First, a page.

Now You Should Actually Do It

By: Andrew Deaver

Putting together a will and other estate planning documents is often an unpleasant thought. In the back of most people's minds, they know they should put an estate plan in place, but they find reasons to put it off until later.

One life event that pushes a person to make a will is having a child. Upon having a child, parents need to decide who will take care of the child if both parents pass away and when and how the child should receive the assets the parents have worked so hard to accumulate, as well as the proceeds of any life insurance policies that the parents have.

These are two of many considerations an estate plan is designed to handle. First, parents can use their will to nominate someone to act as their child's guardian if both parents pass away. The guardian is the person who will likely take a younger child into their own home and raise the child as part of their family. If the child is older, the guardian will make appropriate living arrangements for them, whether that is with the guardian or another family member or friend. By nominating a guardian in their wills, the parents choose who will make decisions with respect to raising their child. If no guardian is nominated in the parents' wills, state law sets out a default list of the people who have priority to take care of the child. The default person is usually a close family member, but it may not be the family member the parents would have chosen.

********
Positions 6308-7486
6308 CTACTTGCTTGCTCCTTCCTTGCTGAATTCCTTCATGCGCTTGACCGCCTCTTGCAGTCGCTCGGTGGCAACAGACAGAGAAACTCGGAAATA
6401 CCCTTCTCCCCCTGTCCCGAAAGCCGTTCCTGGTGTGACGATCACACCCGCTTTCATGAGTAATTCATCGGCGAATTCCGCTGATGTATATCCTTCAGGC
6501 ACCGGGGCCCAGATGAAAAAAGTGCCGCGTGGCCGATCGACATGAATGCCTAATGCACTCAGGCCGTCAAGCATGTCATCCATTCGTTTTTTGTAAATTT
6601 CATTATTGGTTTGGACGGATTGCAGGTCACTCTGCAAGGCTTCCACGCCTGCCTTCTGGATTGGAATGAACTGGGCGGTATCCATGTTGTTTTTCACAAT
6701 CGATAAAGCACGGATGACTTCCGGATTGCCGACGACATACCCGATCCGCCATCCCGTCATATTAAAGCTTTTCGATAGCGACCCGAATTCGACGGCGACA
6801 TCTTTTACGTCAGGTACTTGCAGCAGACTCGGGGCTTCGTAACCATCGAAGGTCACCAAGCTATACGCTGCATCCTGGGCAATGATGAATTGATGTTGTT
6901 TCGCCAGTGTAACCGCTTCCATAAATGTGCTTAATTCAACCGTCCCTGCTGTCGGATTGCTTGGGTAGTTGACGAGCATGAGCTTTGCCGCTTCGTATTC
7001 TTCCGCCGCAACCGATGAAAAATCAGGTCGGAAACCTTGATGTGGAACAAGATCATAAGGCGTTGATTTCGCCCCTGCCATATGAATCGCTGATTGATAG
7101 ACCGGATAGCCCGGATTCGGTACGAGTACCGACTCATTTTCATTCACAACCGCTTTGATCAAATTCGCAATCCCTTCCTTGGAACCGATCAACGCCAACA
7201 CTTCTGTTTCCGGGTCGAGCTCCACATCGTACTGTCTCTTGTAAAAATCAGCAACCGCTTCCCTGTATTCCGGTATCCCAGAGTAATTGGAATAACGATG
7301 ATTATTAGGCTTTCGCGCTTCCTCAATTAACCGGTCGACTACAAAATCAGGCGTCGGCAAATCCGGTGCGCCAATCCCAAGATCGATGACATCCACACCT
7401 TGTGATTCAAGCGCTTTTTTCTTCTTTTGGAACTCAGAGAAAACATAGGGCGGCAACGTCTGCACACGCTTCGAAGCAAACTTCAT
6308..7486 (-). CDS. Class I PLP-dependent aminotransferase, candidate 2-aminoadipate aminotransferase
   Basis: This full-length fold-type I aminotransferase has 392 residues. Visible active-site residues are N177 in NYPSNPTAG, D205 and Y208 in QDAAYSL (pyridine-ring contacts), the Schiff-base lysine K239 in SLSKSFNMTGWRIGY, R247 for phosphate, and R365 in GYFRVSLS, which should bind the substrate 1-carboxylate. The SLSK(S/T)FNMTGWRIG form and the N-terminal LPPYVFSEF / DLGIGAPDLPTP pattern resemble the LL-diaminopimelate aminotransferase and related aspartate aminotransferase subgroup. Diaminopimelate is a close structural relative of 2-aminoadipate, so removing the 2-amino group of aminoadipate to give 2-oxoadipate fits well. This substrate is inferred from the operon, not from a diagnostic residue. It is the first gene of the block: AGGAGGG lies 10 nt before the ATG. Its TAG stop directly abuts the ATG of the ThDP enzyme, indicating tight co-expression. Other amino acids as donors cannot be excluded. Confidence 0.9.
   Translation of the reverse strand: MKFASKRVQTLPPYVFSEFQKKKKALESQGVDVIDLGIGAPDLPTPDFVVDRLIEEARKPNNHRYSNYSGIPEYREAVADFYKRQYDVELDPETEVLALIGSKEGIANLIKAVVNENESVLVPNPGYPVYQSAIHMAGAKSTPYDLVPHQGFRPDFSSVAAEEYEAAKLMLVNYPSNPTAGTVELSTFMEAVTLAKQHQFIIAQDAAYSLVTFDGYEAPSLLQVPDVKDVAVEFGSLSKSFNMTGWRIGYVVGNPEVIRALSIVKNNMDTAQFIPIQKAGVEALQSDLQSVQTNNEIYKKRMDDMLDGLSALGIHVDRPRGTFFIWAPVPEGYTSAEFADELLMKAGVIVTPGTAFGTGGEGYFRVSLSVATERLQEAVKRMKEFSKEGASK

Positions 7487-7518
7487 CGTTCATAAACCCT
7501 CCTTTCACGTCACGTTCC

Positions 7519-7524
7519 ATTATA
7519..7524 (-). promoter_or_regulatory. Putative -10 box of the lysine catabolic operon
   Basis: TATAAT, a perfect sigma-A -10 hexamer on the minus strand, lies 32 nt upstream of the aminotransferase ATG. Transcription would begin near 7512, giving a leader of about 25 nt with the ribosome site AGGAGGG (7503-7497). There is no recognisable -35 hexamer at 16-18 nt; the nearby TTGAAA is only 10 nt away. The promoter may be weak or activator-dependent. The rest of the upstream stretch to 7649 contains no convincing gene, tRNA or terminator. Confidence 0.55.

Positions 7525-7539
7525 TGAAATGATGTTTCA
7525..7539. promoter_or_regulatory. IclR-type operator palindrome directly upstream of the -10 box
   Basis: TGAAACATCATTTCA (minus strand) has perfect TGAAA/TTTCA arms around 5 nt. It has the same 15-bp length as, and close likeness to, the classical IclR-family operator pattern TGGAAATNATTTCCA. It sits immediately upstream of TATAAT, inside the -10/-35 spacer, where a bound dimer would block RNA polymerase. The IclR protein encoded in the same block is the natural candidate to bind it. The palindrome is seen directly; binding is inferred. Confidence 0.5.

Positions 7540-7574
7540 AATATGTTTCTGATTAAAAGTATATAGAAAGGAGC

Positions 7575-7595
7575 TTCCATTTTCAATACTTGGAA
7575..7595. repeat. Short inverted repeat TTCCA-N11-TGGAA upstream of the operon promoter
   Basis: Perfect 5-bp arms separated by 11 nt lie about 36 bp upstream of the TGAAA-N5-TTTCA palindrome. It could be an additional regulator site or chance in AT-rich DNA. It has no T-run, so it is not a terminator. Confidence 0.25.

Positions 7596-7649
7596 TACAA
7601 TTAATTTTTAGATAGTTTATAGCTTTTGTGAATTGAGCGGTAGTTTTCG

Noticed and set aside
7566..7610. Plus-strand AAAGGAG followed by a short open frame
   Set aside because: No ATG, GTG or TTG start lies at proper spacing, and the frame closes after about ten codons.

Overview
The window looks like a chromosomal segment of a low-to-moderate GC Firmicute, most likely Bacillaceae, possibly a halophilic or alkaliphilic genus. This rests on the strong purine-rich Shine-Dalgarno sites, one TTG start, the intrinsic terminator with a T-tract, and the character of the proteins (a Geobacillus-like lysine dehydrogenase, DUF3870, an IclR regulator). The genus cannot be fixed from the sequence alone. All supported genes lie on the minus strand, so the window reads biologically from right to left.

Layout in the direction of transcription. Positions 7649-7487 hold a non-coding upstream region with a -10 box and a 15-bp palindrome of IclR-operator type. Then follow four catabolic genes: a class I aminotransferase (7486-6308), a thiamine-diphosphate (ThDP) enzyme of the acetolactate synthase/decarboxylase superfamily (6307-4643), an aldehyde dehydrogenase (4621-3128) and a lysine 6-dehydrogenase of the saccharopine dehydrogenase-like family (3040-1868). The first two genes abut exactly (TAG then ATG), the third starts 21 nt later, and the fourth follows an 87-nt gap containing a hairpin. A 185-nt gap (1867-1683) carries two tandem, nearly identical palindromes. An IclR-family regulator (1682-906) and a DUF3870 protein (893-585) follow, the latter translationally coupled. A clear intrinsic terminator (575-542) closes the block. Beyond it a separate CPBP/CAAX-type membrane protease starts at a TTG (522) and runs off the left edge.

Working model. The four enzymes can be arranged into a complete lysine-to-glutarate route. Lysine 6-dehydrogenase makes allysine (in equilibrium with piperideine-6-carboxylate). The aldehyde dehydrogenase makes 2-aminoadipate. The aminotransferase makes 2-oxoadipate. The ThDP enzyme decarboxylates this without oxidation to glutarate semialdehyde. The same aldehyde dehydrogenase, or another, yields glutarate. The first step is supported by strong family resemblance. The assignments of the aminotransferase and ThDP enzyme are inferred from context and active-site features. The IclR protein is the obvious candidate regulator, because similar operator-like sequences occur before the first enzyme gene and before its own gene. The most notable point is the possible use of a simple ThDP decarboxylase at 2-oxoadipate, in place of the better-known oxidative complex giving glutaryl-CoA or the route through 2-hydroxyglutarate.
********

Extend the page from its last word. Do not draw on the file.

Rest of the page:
Second, if both parents pass away while the child is still a minor, then the parents can use their wills to create a testamentary trust (or use a living trust) to hold the assets for the child in trust until the child reaches the age of majority or longer. While the assets are held in the trust, a person called a "trustee" manages the assets and distributes them for the child's benefit. By utilizing a trust, the parents get to choose who the trustee will be and when their child is entitled to receive large distributions. For example, the parents could choose that the child receives one-half of the assets when they turn 25 and the other half when they turn 30.

If there is no testamentary or living trust, the court becomes involved to transfer or administer the assets for the minor child. A custodian or conservator, who the parents did not get to choose, will manage the assets. When the child reaches the age of 19 they will receive their entire inheritance with no required supervision. If a conservator is appointed, the conservator will have annual, onerous reporting requirements to the court.

Talking with an experienced estate planning attorney can help you think through these considerations and help you protect your family and family assets. Now is the time when you should actually do it.